The holes in the barrel are necessary for aerobic decomposition to take place without stirring the contents. Otherwise, the barrel contents will smell like a sewer/outhouse. I haven't tried it without the holes. You might get the temperature, but why culture the stinky bacteria?
Regarding the urine, whatever gets added when I poop into the bucket stays in the bucket and gets added to the barrel. This provides necessary moisture and nitrogen. But most of the time, when I only pee, I go in a separate bucket, the contents of which go directly to the outdoor pile. Fresh urine is usually sterile, and even if you have a bladder or kidney infection, the bacterial count is low enough that the compost organisms will take care of them quickly.

I do the minimal urine separation because otherwise there would be too much leachate from the barrel. I keep an old pie pan under the barrel to catch the leachate, which amounts to about a pint the first day or two after adding the fresh bucket contents. I add the leachate back into the barrel, and eventually it gets soaked up and/or evaporates.

I fill a 35 gallon barrel in about 9-10 weeks. I have two barrels for indoor composting--an active one and an aging one. The aging one gets tested at about 10 weeks and usually goes to the outdoor pile after this time. That takes me about 15 minutes unless I can get my hubby to do it. He is supportive of my project, but chooses not to do it. Maybe someday...

Author: Nancybeetoo (Nancybeetoo)
Wednesday, March 28, 2012 - 1:21 am
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Demeter,

This is interesting to me. I have a friend who does a barrel compost method. https://www.omick.net/composting_toilets/barrel_toilet.htm and https://www.omick.net/composting_toilets/bucket_barrel_toilet.htm. I compost amongst a sea of flushers and I sure would like to convert some of my neighbors to the joys of not flushing. It strikes me that a barrel system has a better chance for acceptance by the fearful. Your data show that fecal coliforms die off in a barrel/trashcan. But you have holes in yours for aeration. You stated that your composting temperatures typically run around 110 F. Would you still get 110F without the holes? Have you experimented with different levels of aeration? Also, another question- do you add urine the the barrel?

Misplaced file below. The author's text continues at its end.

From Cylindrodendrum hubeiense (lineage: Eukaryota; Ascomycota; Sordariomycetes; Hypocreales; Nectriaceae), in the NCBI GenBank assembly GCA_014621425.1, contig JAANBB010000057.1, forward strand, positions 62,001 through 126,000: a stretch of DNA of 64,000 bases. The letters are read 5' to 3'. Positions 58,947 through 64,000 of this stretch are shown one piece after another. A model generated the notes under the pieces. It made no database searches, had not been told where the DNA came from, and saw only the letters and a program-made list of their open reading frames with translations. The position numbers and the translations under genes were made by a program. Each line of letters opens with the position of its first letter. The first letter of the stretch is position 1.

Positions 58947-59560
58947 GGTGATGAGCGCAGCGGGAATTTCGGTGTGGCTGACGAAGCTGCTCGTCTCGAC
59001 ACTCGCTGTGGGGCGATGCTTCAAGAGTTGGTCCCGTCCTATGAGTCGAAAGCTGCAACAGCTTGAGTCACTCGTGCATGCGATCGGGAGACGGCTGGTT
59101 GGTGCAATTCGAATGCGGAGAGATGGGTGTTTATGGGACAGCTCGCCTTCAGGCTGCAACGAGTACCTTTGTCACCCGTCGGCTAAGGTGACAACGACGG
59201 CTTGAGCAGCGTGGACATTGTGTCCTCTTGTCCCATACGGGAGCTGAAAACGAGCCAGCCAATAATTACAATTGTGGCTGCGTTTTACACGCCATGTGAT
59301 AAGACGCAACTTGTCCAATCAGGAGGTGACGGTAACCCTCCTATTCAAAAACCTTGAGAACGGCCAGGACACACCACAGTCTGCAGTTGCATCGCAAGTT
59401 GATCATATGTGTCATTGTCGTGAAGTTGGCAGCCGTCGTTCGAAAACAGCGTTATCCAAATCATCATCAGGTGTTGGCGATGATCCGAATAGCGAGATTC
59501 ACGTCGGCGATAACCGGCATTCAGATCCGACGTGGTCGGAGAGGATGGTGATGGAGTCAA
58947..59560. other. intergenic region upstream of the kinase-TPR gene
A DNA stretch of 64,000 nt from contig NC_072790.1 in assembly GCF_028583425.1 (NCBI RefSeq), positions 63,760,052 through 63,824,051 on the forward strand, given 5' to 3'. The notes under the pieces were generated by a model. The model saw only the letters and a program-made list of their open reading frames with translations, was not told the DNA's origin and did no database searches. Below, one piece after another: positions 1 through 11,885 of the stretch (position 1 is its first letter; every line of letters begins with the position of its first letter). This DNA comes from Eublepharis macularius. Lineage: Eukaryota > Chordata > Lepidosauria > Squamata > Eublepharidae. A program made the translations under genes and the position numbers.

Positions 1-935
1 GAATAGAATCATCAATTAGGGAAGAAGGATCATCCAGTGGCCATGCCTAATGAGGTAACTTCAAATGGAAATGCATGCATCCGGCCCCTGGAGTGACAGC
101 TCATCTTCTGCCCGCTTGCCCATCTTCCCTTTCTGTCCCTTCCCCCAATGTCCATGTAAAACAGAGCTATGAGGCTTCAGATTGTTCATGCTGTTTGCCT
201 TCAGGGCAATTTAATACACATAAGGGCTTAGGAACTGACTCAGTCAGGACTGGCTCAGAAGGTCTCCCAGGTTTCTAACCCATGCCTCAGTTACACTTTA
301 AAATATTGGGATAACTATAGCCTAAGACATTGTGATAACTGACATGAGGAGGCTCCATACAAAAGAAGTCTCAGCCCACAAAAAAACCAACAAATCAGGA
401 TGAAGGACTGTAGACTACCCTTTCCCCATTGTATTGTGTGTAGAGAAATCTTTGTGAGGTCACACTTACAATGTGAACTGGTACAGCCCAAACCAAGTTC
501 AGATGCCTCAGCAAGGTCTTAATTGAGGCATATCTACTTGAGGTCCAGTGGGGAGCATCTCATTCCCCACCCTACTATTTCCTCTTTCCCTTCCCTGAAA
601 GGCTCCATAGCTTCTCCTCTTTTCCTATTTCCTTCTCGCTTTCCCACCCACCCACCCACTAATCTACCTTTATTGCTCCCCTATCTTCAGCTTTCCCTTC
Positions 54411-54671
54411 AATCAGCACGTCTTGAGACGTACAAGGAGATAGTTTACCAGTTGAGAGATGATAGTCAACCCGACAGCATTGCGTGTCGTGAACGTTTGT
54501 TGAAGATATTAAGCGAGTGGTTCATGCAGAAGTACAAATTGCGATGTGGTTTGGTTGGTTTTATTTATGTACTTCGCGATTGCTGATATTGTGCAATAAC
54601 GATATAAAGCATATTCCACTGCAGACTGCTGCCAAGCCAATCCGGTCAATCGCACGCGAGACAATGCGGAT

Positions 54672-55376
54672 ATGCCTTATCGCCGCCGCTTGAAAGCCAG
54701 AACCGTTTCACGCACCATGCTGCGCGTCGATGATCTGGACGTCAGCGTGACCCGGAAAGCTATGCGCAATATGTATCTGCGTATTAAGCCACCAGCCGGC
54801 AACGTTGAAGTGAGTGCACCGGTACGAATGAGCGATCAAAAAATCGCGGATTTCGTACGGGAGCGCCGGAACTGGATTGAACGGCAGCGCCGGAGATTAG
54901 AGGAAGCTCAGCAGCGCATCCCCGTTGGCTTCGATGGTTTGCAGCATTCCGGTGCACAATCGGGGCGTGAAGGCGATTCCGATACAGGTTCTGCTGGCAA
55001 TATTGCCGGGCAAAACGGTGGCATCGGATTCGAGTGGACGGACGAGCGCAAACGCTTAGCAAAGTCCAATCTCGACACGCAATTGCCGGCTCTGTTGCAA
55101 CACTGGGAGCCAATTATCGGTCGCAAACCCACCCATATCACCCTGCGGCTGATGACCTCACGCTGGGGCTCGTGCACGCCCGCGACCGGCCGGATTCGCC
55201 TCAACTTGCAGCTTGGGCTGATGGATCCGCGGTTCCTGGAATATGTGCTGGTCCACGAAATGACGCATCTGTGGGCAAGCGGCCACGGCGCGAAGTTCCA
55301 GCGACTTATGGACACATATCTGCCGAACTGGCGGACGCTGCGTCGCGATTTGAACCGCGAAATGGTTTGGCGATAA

Thanks!

Author: Demeter (Demeter)
Monday, March 19, 2012 - 6:03 pm
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I test my humanure compost before putting it into the outdoor bin. Typically, after 10 weeks, the cfu/100 ml of the leachate is at the safe for swimming level-- less than 100. In another week, it is less than 1 cfu/ml--safe for drinking! I use the Coliscan kit to do the testing. They are inexpensive and easy to use.

Author: Steamboat28 (Steamboat28)
Sunday, March 18, 2012 - 2:15 pm
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What kind of data, Demeter? Is it numbers-and-facts studies, or something you or someone you know have tried? I'm interested in either, and I tend to trust the latter more.

Author: Demeter (Demeter)
Saturday, August 20, 2011 - 10:56 am
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You can get safe "raw" compost in an aerated 35 gallon bin about 3 months after the last addition, whether it heats up or not. I have data to back this up. The only smell is the lovely earth smell of rich humus. It is still best to let the raw compost age for a year before putting it on the garden. So if this time frame works for you, go for it.

Author: Steamboat28 (Steamboat28)
Wednesday, July 20, 2011 - 12:51 pm
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I've tried. Man, have I tried. Everytime anything garden or compost or plumbing related comes up in conversation (which in these parts is fairly often), and they'll have none of it. They aren't big readers, and the idea bothers them (as it did me, before I picked up a copy of the book).

I'm dying to try this, make a change, have some *good* compost (instead of that smelly pile of kitchen filth the landlord has in the back), but it looks like I'm stuck until I move, and even then, I get to wait for it to finish and rest.

Author: Ecointerest (Ecointerest)
Wednesday, July 20, 2011 - 4:55 am
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If only those folks could each be given a copy of the "Handbook" (and see the videos on-line), and convince them to READ it!

Author: Steamboat28 (Steamboat28)
Sunday, July 17, 2011 - 7:14 am
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I'm very interesting in the humanure process, but I have three major hurdles:

1) My housemates refuse to crap in a bucket, unless they see the fruits (and veggies) of their labor at work in a garden. Basically, they want proof.
2) My landlord, who allows and actively encourages composting, refuses to allow humanure composting on his land without seeing that it's safe for plants. Basically, he wants proof.
3) I'm in the process of saving up for a place of my own, where I can compost humanure without offending the "sensibilities" of others, but I hate to start a pile here and then move it, or go up to two years without fertilizer at my new place.

Is there any way to speed the process up for a test batch to assuage the fears of others, or to have something to put on a garden while you're waiting for your inaugural batch to completely rest?